Star InactiveStar InactiveStar InactiveStar InactiveStar Inactive
 

Compounds with different arrangements of groups on either side of a bond with restricted rotation, such as a double bond or a single bond in a ring, for example cis-trans isomers of certain alkenes. Stereoisomers that are not mirror images of each other, also known as position isomers.

Latest Articles

  • What are Compound Microscopes?

    Most of the microscopes used today are compound. A compound microscope features two or more lenses. A hollow cylinder called the tube connects the two lenses. The top lens, the one people look through, is called the eyepiece. The bottom lens is known as the objective lens. Below the two lenses is...

  • Why do copper products change color, and what is the name of the process?

    Probably, every person wants to know, why over time the copper turns green and becomes bloomed. This is easy to explain: that film is called patina.

  • The most expensive metal in the world

    Do you think the most expensive metal is gold? No! On earth there are more valuable metals. But we need to divide the value of metals that occur in nature, and metals - isotopes, which are obtained in special laboratories. Let’s look at natural metals first.

  • Use of diamonds

    Diamond is a crystalline modification of pure carbon formed in the deep interior of the Earth, in the upper mantle at depths of more than 80-100 kilometers, at exceptionally high pressure and temperature. It is the most precious stone, the hardest and most wear-resistant mineral, the most...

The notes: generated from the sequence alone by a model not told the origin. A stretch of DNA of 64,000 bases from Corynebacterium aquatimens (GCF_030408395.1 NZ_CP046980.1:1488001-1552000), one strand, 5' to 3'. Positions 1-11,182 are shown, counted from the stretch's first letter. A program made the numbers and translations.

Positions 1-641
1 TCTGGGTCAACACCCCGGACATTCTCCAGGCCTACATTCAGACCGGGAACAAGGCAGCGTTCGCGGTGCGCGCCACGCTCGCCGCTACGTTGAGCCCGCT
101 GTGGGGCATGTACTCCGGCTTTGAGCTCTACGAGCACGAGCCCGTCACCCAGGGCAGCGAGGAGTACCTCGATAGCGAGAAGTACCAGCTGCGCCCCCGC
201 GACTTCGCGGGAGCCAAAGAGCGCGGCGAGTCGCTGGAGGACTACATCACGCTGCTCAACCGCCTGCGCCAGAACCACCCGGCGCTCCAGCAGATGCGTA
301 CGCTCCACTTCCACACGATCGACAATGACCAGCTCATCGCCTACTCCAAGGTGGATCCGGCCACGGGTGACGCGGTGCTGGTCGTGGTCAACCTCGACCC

• Interesting facts about metals

    Metals have been used by people since ancient times. All the time the process of obtaining them was improved, useful alloys of various metals appeared. Let’s look at interesting facts about metals.



Most Popular

Mother Nuclide

Nuclide that undergoes nuclear decay.

Molarity

Number of moles of solute per litre of solution.

Dissociation

In aqueous solution, the process in which a solid ionic compound separates into its ions.

Solubility Product Constant

Equilibrium constant that applies to the dissolution of a slightly soluble compound.

Dimer

Molecule formed by combination of two smaller (identical) molecules.

Dubnium

Discovered : at both Berkeley, California, USA, and Dubna, near Moscow, Russia in 1970. Description:A highly radioactive metal which does not occur naturally, and of which only a few atoms have ever been made. It is of research interest only. Origin:The element is named after the Russian town of Dubna.

Boiling Point Elevation

The increase in the boiling point of a solvent caused by the dissolution of a nonvolatile solute.

Outer Orbital Complex

Valence bond designation for a complex in which the metal ion utilizes d orbitals in the outermost (occupied) shell in hybridization.

Physical Change

A change in which a substance changes from one physical state to another but no substances with different composition are formed. Example Gas to Liquid - Solid.

 

Explosive limits

The range of concentrations over which a flammable vapour mixed with proper ratios of air will ignite or explode if a source of ignitions is provided.